Deciding whether to keep Mayor Mike Duggan or replace him with state Sen. Coleman Young II is about three key questions: Has Detroit improved significantly under the mayor’s leadership? Does the city have a strategic vision for a brighter future? And could the challenger do better at raising the quality of life of Detroiters?
The first question would be easy to answer if it covered just those parts of Detroit that are most visible — the 7.2 square miles that make up downtown and its adjacent neighborhoods.
For that part of the city, the comeback story is remarkable, and one that has gained national attention. Construction is underway throughout downtown, Midtown and New Center, as well as in nearby Corktown and the east riverfront.
The recent addition of the Little Caesars Arena district, the QLine and other projects are knitting together the various downtown parcels and setting the core city on its way to an exciting future. Businesses and residents are lining up to get in.
But in too many of Detroit’s residential neighborhoods, the revival is inconsistent. Some things have gotten better during Duggan’s tenure, and some things haven’t, and overall daily life in the city remains challenging.
The street lights are back on throughout the city, bus service is more consistently reliable, and blighted properties are coming down or being rehabilitated.
But crime remains top of mind. Detroit continues to post the highest per-capita murder rate of any large city in America. Too many acts of senseless violence make life in the neighborhoods unacceptably risky.
And while blight is under attack by a raft of new initiatives, too many derelict properties are still standing, adding to the sense of abandonment in the city.
Detroit’s poverty rate is among the worst in the nation, with too little job opportunities for city residents.
What’s Duggan doing to address these challenges? While many in the city would answer, “too little,” the honest response is the mayor has devoted more attention to the neighborhoods than any of his recent predecessors.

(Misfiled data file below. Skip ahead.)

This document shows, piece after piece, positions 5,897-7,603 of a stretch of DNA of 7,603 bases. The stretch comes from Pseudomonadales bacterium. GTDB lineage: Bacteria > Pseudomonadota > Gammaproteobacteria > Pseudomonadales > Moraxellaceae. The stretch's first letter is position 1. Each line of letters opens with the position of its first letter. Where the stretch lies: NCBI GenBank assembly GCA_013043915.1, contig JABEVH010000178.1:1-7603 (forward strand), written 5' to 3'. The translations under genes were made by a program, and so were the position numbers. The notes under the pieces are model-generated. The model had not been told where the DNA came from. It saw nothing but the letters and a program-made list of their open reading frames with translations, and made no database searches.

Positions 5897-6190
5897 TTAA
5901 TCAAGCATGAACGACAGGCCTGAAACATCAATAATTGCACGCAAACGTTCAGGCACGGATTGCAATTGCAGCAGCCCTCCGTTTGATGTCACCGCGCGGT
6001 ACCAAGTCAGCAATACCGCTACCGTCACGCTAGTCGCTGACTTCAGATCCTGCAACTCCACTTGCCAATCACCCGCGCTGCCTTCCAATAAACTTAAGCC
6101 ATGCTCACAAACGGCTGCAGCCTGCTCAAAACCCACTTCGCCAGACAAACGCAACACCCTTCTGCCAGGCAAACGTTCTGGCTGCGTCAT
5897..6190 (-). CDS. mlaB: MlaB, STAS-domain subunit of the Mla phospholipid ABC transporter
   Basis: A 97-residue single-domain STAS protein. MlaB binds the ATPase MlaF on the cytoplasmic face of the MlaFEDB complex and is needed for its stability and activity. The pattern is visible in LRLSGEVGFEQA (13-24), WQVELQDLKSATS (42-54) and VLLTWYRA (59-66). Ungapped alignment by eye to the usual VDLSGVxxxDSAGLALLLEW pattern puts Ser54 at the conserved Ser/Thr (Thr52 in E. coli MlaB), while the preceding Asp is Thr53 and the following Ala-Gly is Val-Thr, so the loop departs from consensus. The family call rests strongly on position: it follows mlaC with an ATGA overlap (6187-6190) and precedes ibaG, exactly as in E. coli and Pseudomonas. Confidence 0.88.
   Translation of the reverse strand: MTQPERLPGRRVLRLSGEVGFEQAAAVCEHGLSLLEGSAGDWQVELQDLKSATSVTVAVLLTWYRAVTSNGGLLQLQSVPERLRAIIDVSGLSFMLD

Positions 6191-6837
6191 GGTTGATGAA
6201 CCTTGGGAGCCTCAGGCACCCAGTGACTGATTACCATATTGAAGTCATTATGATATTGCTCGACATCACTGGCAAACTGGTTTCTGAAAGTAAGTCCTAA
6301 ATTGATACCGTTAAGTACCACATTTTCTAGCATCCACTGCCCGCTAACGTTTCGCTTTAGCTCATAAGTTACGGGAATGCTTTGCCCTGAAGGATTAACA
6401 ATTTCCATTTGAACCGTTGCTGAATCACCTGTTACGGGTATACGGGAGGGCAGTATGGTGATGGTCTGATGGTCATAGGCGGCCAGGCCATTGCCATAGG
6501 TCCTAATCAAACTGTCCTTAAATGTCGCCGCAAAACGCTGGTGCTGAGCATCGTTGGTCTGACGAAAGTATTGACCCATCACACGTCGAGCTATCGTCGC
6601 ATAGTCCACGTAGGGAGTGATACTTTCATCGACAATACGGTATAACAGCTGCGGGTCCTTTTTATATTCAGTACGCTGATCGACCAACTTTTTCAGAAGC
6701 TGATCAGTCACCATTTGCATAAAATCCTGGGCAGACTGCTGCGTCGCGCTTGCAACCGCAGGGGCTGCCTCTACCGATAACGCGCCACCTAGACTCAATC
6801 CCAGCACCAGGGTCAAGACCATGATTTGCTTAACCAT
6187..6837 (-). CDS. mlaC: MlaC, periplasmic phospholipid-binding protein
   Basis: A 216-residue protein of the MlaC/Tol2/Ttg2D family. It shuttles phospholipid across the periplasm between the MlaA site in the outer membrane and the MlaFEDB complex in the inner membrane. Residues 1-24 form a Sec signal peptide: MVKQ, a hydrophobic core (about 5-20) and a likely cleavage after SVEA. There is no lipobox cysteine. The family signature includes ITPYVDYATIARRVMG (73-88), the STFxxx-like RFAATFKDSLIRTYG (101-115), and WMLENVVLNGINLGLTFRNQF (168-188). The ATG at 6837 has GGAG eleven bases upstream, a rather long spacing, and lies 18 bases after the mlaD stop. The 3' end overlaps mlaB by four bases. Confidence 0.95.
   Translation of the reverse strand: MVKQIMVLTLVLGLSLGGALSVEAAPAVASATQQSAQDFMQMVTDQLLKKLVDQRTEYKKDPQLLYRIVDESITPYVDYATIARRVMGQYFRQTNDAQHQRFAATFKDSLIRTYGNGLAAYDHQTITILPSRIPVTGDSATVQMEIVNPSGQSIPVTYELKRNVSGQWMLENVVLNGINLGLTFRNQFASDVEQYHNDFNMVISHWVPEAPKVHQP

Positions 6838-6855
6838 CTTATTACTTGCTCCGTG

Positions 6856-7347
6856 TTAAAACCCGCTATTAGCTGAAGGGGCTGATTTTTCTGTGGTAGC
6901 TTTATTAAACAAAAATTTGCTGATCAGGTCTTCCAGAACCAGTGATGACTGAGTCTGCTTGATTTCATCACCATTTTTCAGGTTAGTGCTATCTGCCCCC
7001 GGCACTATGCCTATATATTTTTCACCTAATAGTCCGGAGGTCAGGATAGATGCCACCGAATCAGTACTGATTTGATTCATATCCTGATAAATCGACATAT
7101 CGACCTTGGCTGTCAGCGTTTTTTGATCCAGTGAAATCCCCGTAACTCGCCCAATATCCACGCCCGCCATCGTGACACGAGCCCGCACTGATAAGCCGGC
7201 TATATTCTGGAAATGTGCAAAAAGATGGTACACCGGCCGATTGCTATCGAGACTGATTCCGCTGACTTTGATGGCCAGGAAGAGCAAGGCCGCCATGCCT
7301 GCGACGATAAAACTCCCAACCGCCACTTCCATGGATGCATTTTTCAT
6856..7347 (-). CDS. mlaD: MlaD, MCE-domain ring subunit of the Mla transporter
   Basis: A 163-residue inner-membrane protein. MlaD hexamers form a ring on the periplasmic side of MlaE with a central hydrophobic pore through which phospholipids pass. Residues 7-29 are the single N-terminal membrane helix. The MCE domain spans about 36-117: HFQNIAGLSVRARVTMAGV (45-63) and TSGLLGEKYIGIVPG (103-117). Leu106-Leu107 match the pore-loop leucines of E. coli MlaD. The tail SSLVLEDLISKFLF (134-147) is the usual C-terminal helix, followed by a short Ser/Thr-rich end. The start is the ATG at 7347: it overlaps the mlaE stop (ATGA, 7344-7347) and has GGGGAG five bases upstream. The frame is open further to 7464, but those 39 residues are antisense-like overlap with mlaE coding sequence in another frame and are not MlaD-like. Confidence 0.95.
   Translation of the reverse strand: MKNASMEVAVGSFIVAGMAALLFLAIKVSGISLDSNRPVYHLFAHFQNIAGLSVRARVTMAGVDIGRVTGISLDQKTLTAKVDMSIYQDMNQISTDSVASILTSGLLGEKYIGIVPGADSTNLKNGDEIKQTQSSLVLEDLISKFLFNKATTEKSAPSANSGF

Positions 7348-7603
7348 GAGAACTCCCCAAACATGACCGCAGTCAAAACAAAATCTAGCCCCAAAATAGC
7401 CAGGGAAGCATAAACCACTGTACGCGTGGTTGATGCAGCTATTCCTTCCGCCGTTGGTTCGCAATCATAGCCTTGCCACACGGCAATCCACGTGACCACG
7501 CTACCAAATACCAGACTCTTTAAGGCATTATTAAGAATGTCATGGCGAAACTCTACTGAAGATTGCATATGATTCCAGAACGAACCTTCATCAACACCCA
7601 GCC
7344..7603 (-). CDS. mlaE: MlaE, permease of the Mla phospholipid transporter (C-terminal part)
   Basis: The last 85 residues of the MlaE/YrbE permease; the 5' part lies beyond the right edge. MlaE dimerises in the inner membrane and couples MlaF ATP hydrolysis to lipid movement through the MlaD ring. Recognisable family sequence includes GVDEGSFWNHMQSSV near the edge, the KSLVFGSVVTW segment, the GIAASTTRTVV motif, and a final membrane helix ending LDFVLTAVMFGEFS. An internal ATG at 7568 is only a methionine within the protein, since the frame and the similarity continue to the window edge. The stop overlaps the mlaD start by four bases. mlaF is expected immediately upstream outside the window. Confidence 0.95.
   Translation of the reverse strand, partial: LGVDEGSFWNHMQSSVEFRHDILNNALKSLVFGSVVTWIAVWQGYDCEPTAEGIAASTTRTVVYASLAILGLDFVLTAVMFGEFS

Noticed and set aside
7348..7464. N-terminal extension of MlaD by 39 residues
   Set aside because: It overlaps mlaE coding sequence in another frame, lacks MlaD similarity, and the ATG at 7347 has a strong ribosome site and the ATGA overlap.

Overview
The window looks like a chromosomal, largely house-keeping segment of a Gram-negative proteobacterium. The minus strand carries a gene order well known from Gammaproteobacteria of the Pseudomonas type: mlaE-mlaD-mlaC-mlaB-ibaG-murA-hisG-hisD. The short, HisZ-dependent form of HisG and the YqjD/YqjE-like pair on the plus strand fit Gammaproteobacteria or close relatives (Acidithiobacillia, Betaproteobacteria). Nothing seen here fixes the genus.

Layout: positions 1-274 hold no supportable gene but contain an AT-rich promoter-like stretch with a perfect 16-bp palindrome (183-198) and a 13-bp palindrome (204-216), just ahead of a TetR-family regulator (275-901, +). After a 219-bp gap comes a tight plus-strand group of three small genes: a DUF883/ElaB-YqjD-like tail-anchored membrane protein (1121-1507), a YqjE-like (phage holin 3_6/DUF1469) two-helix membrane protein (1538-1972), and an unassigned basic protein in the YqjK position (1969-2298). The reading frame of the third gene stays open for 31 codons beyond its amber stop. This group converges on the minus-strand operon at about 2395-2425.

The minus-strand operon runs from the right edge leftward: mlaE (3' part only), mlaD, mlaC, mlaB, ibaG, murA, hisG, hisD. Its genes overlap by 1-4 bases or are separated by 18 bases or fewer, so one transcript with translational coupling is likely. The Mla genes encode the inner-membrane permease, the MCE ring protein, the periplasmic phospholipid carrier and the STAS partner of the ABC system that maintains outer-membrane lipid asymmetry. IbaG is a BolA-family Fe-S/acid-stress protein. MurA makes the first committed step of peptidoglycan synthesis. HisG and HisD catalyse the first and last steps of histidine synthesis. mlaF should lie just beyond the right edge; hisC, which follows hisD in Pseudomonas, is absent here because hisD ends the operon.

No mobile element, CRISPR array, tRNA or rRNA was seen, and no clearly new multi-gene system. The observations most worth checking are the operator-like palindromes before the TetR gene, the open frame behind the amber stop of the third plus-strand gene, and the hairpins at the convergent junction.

He has put in place public/private partnerships aimed at restoring homes and stabilizing neighborhoods. Duggan has also instituted a number of job training programs to get residents prepared for the real jobs being created by downtown’s construction boom.
Programs are in place to alleviate the impact of water shut-offs, to stop foreclosures and to upgrade the city’s infrastructure. And attempts to spread the downtown excitement to places like Livernois/Six Mile are taking hold.
That answers the second question. No mayor could have erased all Detroit’s monumental problems in just four years. It took decades for Detroit to fall into bankruptcy; it will take decades to overcome all its problems. But Duggan sees a brighter future for the city and has developed an action plan for realizing it.
Could Coleman Young II do better? The Democratic state senator and son of the city’s first black mayor is a passionate officeholder with a deep empathy for the city’s residents. He has been a competent lawmaker who has kept the interests of his constituents in the forefront.
But he has zero executive experience, and we fear the managerial and administrative demands of the mayor’s office would overwhelm him.
He also has failed to present a comprehensive plan for doing better for Detroit than Duggan has done.
While delivered a dogged and well-prepared performance in this week’s mayoral debate, he spoiled it with gratuitous race baiting, urging Detroiters to “take back the motherland.”
It is also distressing that Young chose to run a campaign video comparing the irregularities in the demolition program to the widespread corruption of the Kwame Kilpatrick administration.
Duggan should be held to account for the federal investigation of a city operation. But there’s no parallel with the millions of dollars Kilpatrick stole from Detroiters. The ad, which suggests the reason Kilpatrick is in jail and Duggan is not is as clear as “black and white,” is divisive and has no place in today’s Detroit.
If Detroit’s revival is to sustain and spread, it will take all Detroiters of all backgrounds pulling together to make it happen.
We believe Mike Duggan is best positioned to lead Detroit to that place, and so we endorse him for a second term as Detroit’s mayor.